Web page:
The emergence of a smart and connected world
We are amidst one of the most profound and pervasive transformations that the world has ever experienced. Fueled by the relentless march of technology and driven by economic promise, the way we live, act, react, and interact as a society, as well as conduct business, is being fundamentally redefined. And each day, the pace of this transformation towards a truly smart and connected world is accelerating.
This shift is evident in a deluge of devices, applications and services surrounding us. And, with the rapid democratization of technology, we expect more than 50 billion devices to be connected worldwide by 2020 (as per industry estimates), enabling unparalleled access to real-time data and insights. This dramatic shift—the digitization of our analog world—is fueling a revolution, with the potential to disrupt industries and transform the world.
At the heart of this is the technological advancement driven by Moore’s Law, which delivers greater computing capability that can be used both in the cloud and in devices. This combination of increased computing capability and explosion of data is a fantastic amalgamation that will deliver amazing experiences and breakthrough services.
Real-time sensing and advanced analytics will enable doctors to diagnose conditions early and more accurately, prescribe personalized precision medicine, leading to quicker treatment and saving more lives. Self-driving vehicles would learn from the experience of millions of other cars, resulting in safer, efficient driving, and a less polluted world. Farmers may increase crop yield based on real-time insights from weather and soil data, producing more food, even in unpredictable climatic conditions.
The advancement of technology in the form of artificial intelligence, virtual reality and autonomous driving, combined with the rapid evolution of a robust wireless network, is poised to accelerate this transformation sooner than we can imagine. Moreover, amidst pervasive computing, data has attained the status of lifeline, essential to keep billions of smart and connected devices alive. By the end of 2016, it’s estimated that the average person would generate 650MB of data a day—through use of PCs, mobile phones and wearables. By 2020, this number is expected to rise to 1.5GB of data per day. While that’s an impressive 200% increase in less than four years, it still pales in comparison to let’s say what an autonomous car will generate at 4000GB of data per day, according to Datafloq.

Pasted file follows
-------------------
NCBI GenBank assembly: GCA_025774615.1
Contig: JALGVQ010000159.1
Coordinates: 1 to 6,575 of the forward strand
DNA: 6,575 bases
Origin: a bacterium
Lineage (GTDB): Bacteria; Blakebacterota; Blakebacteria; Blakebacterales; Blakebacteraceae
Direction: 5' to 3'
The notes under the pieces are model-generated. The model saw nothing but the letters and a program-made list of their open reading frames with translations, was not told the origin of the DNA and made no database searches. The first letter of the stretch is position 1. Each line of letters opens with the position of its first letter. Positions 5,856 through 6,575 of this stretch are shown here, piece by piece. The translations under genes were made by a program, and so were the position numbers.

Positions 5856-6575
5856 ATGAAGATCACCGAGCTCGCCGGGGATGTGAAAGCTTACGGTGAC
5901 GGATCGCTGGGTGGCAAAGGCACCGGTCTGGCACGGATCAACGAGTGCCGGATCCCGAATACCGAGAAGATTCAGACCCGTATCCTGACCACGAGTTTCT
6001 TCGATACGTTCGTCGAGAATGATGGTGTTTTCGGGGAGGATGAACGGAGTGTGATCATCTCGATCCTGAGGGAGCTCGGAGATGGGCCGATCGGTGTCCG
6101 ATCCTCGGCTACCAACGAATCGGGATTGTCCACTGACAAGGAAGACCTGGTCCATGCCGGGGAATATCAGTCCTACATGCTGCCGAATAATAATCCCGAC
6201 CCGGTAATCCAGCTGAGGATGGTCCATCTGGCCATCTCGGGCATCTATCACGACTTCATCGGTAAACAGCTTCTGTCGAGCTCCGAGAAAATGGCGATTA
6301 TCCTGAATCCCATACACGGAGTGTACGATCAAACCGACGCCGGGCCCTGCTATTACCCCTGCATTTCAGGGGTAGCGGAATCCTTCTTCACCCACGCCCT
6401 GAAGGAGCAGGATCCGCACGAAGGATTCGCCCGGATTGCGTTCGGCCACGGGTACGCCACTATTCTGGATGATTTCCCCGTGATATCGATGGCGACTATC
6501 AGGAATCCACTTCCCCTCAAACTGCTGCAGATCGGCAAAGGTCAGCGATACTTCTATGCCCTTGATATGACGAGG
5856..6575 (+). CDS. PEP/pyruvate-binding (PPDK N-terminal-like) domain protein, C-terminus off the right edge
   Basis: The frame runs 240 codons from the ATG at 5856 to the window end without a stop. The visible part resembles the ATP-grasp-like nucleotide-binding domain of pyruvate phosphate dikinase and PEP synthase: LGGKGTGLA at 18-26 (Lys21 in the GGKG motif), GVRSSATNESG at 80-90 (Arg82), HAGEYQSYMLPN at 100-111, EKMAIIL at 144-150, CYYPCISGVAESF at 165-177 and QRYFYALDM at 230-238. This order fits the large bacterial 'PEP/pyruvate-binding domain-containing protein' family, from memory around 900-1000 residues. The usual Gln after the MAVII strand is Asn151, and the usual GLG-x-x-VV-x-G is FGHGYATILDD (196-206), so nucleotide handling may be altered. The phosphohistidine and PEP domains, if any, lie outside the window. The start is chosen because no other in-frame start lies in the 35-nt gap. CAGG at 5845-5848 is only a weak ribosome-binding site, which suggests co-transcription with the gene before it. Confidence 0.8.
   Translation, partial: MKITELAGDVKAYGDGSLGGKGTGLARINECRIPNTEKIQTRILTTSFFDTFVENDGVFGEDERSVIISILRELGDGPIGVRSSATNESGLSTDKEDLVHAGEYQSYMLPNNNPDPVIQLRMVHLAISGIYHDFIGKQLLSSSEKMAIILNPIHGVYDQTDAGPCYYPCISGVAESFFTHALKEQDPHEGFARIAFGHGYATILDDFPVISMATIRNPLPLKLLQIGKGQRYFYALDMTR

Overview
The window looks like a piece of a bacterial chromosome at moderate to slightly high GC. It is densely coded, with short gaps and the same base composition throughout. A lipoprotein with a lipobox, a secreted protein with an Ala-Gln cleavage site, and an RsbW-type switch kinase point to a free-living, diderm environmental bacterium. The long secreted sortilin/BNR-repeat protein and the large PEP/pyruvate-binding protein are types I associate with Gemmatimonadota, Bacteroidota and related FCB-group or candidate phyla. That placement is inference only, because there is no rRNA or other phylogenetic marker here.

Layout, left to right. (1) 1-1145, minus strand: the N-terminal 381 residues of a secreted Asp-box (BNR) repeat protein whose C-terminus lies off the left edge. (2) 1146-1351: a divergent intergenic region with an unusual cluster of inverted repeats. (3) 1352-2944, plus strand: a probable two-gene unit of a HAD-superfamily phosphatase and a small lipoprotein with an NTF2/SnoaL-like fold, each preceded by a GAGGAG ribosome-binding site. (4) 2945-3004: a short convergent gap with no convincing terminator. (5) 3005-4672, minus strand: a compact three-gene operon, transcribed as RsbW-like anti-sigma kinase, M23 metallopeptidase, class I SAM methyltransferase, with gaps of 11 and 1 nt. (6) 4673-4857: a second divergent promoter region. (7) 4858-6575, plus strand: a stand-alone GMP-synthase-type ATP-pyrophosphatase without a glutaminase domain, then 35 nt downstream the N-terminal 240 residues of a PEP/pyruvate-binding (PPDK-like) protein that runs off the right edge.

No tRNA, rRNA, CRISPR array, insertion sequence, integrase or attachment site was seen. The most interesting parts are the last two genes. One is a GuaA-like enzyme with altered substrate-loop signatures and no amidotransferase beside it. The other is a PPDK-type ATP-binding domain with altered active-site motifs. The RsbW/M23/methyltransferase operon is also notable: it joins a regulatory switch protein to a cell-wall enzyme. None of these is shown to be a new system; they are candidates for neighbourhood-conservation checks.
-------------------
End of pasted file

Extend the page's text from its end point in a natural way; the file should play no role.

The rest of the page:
All this data by itself has limited value. Gaining deeper insights from complex data is the key to unlocking unprecedented value for businesses and societies, and that will be enabled by the advanced analytics, decision systems powered by machine intelligence, and a pervasively connected network.
When we apply advanced data analytics to empower machines with human-like intelligence, we can effect real change. Machines are learning to sense, reason, act, and adapt to the real world, becoming capable of learning from past experiences. AI is augmenting machine capabilities, automating tedious or dangerous tasks and addressing challenging societal problems. AI is already all around us—from talk-to-text, photo tagging and fraud detection to precision medicine and autonomous cars.
This constant generation of real-time data and analytics, and the human need for connectedness, is placing unprecedented demands on wireless networks. To realize the potential of the IoT and enable richer experiences throughout daily life, wireless networks must transform to become more powerful, agile and intelligent. In this backdrop, 5G represents a significant shift for the industry, and requires an unprecedented integration of wireless connectivity, computing intelligence, and distributed cloud resources.
Pertinently, these exciting technologies, applications and usages hold tremendous promise for a country such as India. Democratization of technology paves the way for a better and enriched society, fosters inclusive growth and spurs economic growth. While opportunities are aplenty for the tech ecosystem in India, there are challenges, too.
The successful implementation of this smart and connected vision requires concerted efforts from the ecosystem—the government, academia and the industry. Programs such as Digital India, Startup India, and Make in India, are key catalysts, and the ecosystem partners play a vital role in making these initiatives real and sustainable. It is important to harness the tech prowess and skills available in the country, and make the quest for innovation and disruptive technologies-based business models proliferate across the country.
What is exciting is to see this virtuous cycle emerging – a “datafication” of our world, where economic forces will drive the interplay of technology and policy—technology will “enable”, and regulations will transform to “allow” the merging of the “real” and “digital” world to realize a smart & connected world.
Nivruti Rai is general manager, Intel India, and vice-president, Platform Engineering Group, Intel Corporation. To hear Rai speak, track Carnegie India’s Global Technology Summit in Bengaluru on 6 and 7 December. See carnegieindia.org/globaltechsummit